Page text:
Büki A, Okonkwo D. O., Wang K. K. W., and Povlishock J. T. (2000). Cytochrome c Release and Caspase Activation in Traumatic Axonal Injury. The Journal of Neuroscience. 20(8): 2825-2834.
Castillo M. R. and Babson J. R. (1998). Ca2+-dependent mechanisms of cell injury in cultured cortical neurons. Neuroscience. 86(4): 1133-1144.
Cuerrier D, et al (2005). [1]
Determination of peptide substrate specificity for mu-calpain by a peptide library-based approach: the importance of primed side interactions. J Biol Chem. 280(49):40632-41

Fouad, Tamer. (2003). Free Radicals, Types, Sources and Damaging Reactions. The Doctors Lounge.
Glass J. D., Culver D.G., Levey A. I., and Nash N. R. (2002). Very early activation of m-calpain in peripheral nerve during Wallerian degeneration. Journal of the Neurological Sciences. 196(1-2): 9-20.
Iwata A., Stys P. K., Wolf J. A., Chen X. H., Taylor, A. G., Meaney D. F., and Smith D. H. (2004). Traumatic Axonal Injury Induces Proteolytic Cleavage of the Voltage-Gated Sodium Channels Modulated by Tetrodotoxin and Protease Inhibitors. The Journal of Neuroscience. 24(19): 4605-4613.
Karp G. (2005). Cell and Molecular Biology: Concepts and Experiments, Fourth ed, pp. 148, 165-170, and 624-664. John Wiley and Sons, Hoboken, NJ.
Lenzlinger PM, Saatman KE, Raghupathi R, Mcintosh TK. 2001. Overview of basic mechanisms underlying neuropathological consequences of head trauma. Chapter 1. In, Head trauma: Basic, preclinical, and clinical directions. Miller LP and Hayes RL, eds. Wiley Liss, (a John Wiley and Sons publication) New York.
National Stroke Association (NSA). (2002). Classes of Acute Treatment.
Outlinemed.com. (1998). Ischemia and Necrosis.
White V. 1999. 'Biochemical Storm' Following Brain Trauma an Important Factor in Treatment, University of Florida Researcher Finds. Available.

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John was diagnosed Jan 2005. On lipitor 20mg .On Copaxone since July 4,2005. Vitamin D3 2000iu-4000iu (depending on sunshine months)June 10 2005(RX::Dr. O'Connor) Omega 3 as well Turmeric since April 2005. Q10 60mg. 1500mg liquid Glucosamine Nov 2005.
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lynda what do you think of this???insulin lady

Postby Melody » Wed Nov 22, 2006 6:16 am

Publisher's Abstract
Nangle MR, Cotter MA, Cameron NE.

School of Medical Sciences, Institute of Medical Sciences, University of Aberdeen, Foresterhill, Aberdeen AB25 2ZD, Scotland, United Kingdom.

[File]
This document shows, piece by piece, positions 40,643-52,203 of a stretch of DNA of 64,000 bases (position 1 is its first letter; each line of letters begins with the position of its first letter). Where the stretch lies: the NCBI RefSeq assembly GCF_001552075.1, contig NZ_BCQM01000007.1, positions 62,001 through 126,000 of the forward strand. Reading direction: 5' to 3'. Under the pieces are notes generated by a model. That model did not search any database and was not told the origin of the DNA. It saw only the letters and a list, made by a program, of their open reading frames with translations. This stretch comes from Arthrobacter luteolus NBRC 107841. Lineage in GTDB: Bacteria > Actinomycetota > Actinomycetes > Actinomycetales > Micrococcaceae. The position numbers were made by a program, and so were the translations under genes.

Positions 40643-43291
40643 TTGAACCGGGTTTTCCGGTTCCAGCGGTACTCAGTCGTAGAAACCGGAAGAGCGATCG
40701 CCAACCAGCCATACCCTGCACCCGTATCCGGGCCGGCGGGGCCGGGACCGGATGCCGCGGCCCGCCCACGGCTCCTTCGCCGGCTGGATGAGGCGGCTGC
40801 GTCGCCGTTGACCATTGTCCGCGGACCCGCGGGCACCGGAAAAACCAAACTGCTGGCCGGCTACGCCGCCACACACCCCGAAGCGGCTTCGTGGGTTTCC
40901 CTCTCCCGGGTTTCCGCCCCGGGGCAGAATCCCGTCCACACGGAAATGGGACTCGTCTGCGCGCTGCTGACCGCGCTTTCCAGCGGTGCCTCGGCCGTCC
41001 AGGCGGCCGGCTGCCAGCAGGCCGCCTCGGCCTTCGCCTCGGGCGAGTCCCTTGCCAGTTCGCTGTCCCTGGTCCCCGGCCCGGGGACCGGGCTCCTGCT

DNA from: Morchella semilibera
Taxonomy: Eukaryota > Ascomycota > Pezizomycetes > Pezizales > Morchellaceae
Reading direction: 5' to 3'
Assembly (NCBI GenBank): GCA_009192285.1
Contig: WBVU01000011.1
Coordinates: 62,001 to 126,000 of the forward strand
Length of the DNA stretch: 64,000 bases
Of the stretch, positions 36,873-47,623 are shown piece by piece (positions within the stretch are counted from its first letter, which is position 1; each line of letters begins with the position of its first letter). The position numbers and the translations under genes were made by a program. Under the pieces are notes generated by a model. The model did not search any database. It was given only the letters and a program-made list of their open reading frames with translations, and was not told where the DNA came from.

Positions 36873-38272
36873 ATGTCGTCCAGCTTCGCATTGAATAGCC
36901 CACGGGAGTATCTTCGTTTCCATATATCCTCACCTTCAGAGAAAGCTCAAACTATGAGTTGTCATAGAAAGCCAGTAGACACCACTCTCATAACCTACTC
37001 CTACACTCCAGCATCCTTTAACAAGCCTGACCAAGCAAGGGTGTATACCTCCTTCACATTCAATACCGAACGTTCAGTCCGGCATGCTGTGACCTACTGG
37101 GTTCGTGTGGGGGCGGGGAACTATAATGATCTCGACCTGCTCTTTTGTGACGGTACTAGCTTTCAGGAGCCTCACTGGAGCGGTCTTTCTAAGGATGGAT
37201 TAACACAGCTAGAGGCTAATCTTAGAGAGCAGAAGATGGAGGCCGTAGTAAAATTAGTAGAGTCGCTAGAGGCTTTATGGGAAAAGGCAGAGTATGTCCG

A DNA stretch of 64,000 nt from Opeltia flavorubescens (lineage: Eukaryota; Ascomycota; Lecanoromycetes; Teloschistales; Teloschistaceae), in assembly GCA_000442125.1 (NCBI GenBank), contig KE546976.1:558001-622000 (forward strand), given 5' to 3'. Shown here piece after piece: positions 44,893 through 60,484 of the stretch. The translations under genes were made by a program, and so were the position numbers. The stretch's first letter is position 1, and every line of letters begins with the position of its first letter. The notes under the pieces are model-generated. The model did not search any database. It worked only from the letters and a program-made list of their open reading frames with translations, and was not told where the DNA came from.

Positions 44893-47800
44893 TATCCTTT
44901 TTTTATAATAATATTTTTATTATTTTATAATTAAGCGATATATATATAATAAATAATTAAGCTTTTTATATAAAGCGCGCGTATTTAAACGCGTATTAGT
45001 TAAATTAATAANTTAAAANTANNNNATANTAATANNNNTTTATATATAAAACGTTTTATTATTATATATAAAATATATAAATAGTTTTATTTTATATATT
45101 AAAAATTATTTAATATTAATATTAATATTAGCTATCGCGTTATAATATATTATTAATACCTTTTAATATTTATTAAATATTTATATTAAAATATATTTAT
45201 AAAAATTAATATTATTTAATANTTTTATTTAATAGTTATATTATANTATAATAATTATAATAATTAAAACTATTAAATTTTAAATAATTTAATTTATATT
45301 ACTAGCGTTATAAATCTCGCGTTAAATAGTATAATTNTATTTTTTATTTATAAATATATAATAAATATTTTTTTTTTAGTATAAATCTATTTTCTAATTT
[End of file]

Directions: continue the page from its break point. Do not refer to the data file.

Calpains, a superfamily of Ca(2+)-activated proteases, are associated with an array of physiological and pathological events, including susceptibility to diabetes. Recently, increased calpain activity has been linked to reduced endothelium-derived nitric oxide-mediated vasodilatation in diabetes. However, a similar mechanism for neuronal-derived nitric oxide has not been examined. Thus, the aim was to investigate effects of the calpain inhibitor A-705253, N-(1-benzyl-2-carbamoyl-2-oxoethyl)-2-[E-2-(4-diethyl-aminomethylphenyl)ethen-1-yl]benzamide, on nitrergic neurovascular function in diabetic mice. Diabetes was induced by streptozotocin; duration was 6 weeks. Intervention A-705253 treatment (30 mg/kg/day) was given for 2 weeks following 4 weeks of untreated diabetes. After 6 weeks of diabetes, corpus cavernosa were isolated in organ baths for measurement of agonist- and electrical stimulation-evoked smooth muscle tensions. Adrenergic nerve- and phenylephrine-mediated contractions were not altered by diabetes or calpain inhibition. In contrast, maximum nitrergic nerve-mediated relaxation of phenylephrine-precontracted cavernosum was approximately 29% reduced by diabetes (P<0.001). This neurological deficit was 66% corrected by A-705253 treatment (P<0.05). Maximum nitric oxide-mediated endothelium-dependent relaxation to acetylcholine was attenuated approximately 39% by diabetes (P<0.01). Similarly, maximum endothelium-independent relaxation to the nitric oxide donor, sodium nitroprusside, was blunted approximately 23% by diabetes (P<0.001). A-705253 treatment partially improved endothelium-dependent relaxation to acetylcholine but had no effect on the deficit in response to nitroprusside. The data suggest that calpain contributes to the aetiology of diabetic nitrergic autonomic neuropathy and endothelial dysfunction, which may provide a novel therapeutic target for neurovascular complications.


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John was diagnosed Jan 2005. On lipitor 20mg .On Copaxone since July 4,2005. Vitamin D3 2000iu-4000iu (depending on sunshine months)June 10 2005(RX::Dr. O'Connor) Omega 3 as well Turmeric since April 2005. Q10 60mg. 1500mg liquid Glucosamine Nov 2005.
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Postby Lyon » Wed Nov 22, 2006 9:16 am

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answer to Melody re Calpain Inhibitor

Postby lyndacarol » Wed Nov 22, 2006 9:49 am

Upon first reading, the abstract seems VERY pertinent to the insulin idea. I can't say I understand it all, but I am excited that researchers are working in this area.

I need to study this more and read your posting several more times! Thank you for it!!!
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Postby CureOrBust » Thu Nov 23, 2006 1:30 am

ok, today it worked.